Written by Brett Farrell with help from Charles Brown
When we released our headwraps to raise funds for Black Lives Matter in June, I received several emails. Some of them expressed anger that we were supporting the cause, others were extremely grateful and one email was from a man named Charles Brown.
Charles simply thanked us for showing support for his Black community and said he would share our fundraiser with his friends. We began to exchange emails back and forth and we ended up hopping on the phone. I asked Charles if he would be willing to share his path to trail running and what it means to him.
I ended up learning incredible stories about two African American distance runners that I knew nothing about before and how Charles' path intersected with one of them.
“I didn’t start until I was 55.”
Charles grew up in the inner city of Baltimore playing basketball, baseball and football. He said he didn’t get introduced to running at a young age. “When you don’t see people like yourself in the sport or have access, you don’t gravitate towards it. I didn't start until I was 55."
He was introduced to endurance sports through a Multiple Sclerosis cycling fundraiser by his wife in 2005 and then started running to keep in shape when not riding. On Thanksgiving of 2014 he started a 36-day run streak challenge that he was encouraged to do by a fitness instructor friend. He accomplished the streak running at least a mile per day and then didn’t stop on January 1st at the end of the challenge.
Charles described, “during that time, I learned of the U.S. Running Streak Assn. (USRSA). The minimum to join USRSA and get on the National list you had to run at least one mile daily for a consecutive year. I also learned that there were thousands of people involved and numerous people that had been running daily for 20 years or more. So I committed to doing it for a year...of course most people that I told about it could not comprehend it, especially for someone my age (I was a few months shy of 56 at the time). This led me to road racing and eventually trail racing. I ended up running for 602 consecutive days until I was forced to stop due to a bad ankle sprain. I’m currently #779 on the USRSA Retired Steaks list." During this time Charles was able to inspire one of his cycling group members (he says I “twisted his arm”), John Griswold to start a running streak and this August he’ll reach his 5th year of daily running!
Eventually he signed up for a 5k trail race in September 2015 and Charles said, “that is what really set me off.” He really began shifting from cycling to running after that and began looking at longer races.
Charles thought back to a time in 2011 when he was out in Utah visiting his daughter while she was in college. He went for a bike ride along Big Cottonwood Canyon to Brighton Resort and stopped at a restaurant.
Charles told the story, “I was sitting outside at a picnic table and this guy comes up to me and says, “mind if I sit down?” He was in his mid 60's, had shorts on and I could tell he was out running. He said he was training for a 100 mile race. It was the first time I heard of someone running 100 miles, which blew my mind and I always think about that- if you don’t know something exists you never will have the opportunity to engage in it.”
Years later, Charles highlights another big moment for him was when he saw African American trail and mountain runner, Joseph Gray on the cover of Trail Runner Magazine. He exclaimed, “Damn! I would have never known about this guy if it wasn’t for Trail Runner Magazine’s article. This is such a big part of it for so many people- not being exposed.”
Joseph Gray and Mirna Valerio have been inspirational to Charles and he is hopeful that they will expose many African Americans to trail running. However, two other African American individuals played a big role in inspiring Charles to run - people I had never heard of and when I later looked them up I was blown away by their stories.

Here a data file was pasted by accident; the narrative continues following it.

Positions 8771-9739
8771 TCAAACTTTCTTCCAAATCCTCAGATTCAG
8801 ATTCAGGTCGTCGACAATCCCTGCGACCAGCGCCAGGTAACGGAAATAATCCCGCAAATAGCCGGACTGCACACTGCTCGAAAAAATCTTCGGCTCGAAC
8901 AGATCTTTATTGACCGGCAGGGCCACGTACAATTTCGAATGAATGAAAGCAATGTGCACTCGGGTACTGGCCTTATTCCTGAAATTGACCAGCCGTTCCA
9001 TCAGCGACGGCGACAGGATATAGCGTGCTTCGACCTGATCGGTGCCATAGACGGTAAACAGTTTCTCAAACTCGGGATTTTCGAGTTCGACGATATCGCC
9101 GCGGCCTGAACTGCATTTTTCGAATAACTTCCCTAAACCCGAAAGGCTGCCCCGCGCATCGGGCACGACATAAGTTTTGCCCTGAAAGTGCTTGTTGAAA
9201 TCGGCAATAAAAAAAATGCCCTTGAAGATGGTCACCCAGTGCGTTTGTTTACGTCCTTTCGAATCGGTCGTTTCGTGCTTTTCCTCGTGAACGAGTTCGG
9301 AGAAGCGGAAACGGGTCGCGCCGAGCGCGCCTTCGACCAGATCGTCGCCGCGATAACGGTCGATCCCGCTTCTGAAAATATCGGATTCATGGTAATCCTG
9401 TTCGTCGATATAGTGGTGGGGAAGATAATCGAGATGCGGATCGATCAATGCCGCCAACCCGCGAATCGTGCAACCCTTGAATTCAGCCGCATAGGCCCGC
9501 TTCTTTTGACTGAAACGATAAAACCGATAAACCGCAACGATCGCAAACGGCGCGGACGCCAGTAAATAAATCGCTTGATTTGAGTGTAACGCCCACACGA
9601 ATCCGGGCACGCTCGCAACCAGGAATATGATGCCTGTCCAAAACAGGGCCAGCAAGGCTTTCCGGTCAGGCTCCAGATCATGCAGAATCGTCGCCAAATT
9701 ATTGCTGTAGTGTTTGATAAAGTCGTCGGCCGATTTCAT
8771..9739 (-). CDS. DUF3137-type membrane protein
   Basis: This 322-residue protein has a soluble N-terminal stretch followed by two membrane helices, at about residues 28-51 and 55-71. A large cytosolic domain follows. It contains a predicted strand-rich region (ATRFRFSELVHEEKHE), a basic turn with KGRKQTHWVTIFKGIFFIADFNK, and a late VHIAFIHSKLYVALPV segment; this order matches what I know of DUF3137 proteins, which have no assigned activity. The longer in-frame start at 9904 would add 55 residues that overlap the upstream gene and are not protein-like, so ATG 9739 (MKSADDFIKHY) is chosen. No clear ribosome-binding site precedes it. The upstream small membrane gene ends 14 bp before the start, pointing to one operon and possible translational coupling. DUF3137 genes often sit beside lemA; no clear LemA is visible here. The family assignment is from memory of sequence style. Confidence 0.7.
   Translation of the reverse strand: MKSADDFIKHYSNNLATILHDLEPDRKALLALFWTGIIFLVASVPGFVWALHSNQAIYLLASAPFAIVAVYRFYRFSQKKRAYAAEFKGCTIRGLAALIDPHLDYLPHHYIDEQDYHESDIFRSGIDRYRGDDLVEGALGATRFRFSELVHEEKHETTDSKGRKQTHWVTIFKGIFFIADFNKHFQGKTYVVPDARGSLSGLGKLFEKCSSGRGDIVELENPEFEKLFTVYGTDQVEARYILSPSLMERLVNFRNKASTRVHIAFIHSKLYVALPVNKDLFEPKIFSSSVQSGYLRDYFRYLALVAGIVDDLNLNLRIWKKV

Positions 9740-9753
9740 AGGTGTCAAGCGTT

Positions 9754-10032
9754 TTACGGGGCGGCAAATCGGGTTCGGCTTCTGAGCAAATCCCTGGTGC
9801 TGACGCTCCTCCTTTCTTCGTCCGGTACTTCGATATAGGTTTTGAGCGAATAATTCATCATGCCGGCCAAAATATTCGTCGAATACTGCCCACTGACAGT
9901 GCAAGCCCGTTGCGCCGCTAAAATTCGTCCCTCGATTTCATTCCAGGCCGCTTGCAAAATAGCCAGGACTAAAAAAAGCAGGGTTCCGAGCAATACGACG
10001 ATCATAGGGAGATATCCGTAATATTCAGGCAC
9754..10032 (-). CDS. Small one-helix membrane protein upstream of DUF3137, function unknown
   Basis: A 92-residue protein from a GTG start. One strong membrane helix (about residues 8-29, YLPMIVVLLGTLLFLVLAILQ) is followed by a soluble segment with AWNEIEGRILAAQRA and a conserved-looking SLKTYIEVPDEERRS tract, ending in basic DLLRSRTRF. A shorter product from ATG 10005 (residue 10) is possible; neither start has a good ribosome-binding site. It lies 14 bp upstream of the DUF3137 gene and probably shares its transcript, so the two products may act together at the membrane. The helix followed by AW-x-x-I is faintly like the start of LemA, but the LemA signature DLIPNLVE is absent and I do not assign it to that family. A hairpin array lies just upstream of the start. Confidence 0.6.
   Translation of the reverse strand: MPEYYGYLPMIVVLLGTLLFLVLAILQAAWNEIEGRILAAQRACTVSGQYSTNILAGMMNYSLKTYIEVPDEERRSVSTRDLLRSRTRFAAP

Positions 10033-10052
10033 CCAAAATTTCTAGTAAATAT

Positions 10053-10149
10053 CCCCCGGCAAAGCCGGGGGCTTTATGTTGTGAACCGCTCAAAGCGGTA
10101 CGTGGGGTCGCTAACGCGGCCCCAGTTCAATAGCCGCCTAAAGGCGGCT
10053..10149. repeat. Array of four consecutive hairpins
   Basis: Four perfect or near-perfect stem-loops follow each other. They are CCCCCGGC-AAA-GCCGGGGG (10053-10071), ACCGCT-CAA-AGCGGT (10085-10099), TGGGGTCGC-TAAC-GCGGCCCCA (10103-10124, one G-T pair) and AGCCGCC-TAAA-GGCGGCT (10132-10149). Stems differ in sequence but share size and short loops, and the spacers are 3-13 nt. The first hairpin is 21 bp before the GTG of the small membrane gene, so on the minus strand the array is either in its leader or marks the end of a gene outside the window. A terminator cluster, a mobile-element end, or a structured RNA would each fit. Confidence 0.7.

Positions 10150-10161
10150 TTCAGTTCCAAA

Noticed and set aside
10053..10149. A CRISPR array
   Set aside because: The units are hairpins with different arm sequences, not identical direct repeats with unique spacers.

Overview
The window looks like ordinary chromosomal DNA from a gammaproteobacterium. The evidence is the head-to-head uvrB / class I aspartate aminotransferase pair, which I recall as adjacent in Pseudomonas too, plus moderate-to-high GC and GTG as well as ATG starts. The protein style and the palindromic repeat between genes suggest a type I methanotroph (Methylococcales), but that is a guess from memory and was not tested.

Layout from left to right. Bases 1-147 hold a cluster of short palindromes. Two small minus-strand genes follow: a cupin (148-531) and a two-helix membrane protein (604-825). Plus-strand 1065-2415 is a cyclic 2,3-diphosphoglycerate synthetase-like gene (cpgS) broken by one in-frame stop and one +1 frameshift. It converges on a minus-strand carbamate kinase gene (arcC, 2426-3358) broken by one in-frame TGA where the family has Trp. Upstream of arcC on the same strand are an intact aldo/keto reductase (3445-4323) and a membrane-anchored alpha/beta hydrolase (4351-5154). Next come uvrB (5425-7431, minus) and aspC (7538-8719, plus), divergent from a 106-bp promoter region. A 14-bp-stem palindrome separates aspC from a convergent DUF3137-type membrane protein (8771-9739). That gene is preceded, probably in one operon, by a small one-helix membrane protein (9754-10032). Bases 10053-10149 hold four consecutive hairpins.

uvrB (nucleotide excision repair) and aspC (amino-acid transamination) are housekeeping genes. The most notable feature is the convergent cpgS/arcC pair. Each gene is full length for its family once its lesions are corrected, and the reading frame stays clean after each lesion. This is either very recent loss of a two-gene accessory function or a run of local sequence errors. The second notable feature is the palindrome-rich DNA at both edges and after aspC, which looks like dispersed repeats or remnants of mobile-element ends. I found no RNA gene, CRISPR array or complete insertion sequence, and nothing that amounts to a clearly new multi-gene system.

The first is Eddie Gardner.
Charles learned about Eddie through a book called, “The Race Across America: Eddie Gardner and the Great Bunion Derbies.” Eddie took part in what was the first and second Transcontinental Foot Race called the Great Bunion Derby in 1928 & 1929 - a race literally across the United States between Los Angeles and New York.
Eddie was born in Birmingham, Alabama and soon after his family moved west and settled in Seattle, WA. He traveled back to Alabama to attend Tuskegee University where he began running. Upon returning to Seattle he entered the Washington State 10 Mile Championship. He ended up winning the race three times and set the state record in the ten mile distance.
When Eddie learned of the Great Bunion Derby he signed up in hopes of winning the $25,000 top prize. However, he had to endure much more than the physical struggles of running over 3,000 miles - he faced being yelled at, death threats, and was even followed by a white man with a gun telling him not to dare pass another white runner.
Eddie was known to keep his calm throughout the race and was a source of inspiration for so many Black Americans, having fans across the entire country. However, his story was quickly forgotten.
The second is Ted Corbitt.
The biography of Ted Corbitt ("Corbitt: The Story of Ted Corbitt, Distance Runner") opened Charles up to the man who was given the title by Fred Lebow as, “the father of American distance running.”
Ted was the first African American Olympic marathoner (1952), competed in almost 200 marathon & ultra marathon races- winning many of them, became the co-founder and first President of the New York Road Runners Club and made great contributions to running in the area of course measurement.
He was ranked #2 in the world for ultra-Marathon running throughout the 1960’s. At the London to Brighton 52.5 mile road race, he set American records on three instances (1962: 5:53:37, 1964: 5:40:42, 1969: 5:38:11). Ted also set the American record in the 100 mile on a track at age 50 in a time of 13:33:06.
Corbitt worked as a physical therapist in Manhattan and often ran over 20 miles to and from work each day. He treated patients until three months before his death when he was 88 years old.
Ted Corbitt running in the London to Brighton 52.5 mile race.
Photo courtesy of Gary Corbitt.
Following Ted’s accomplishments through his website tedcorbitt.com, Facebook page and reading this book led Charles to an incredible experience in Long Island, NY in 2019.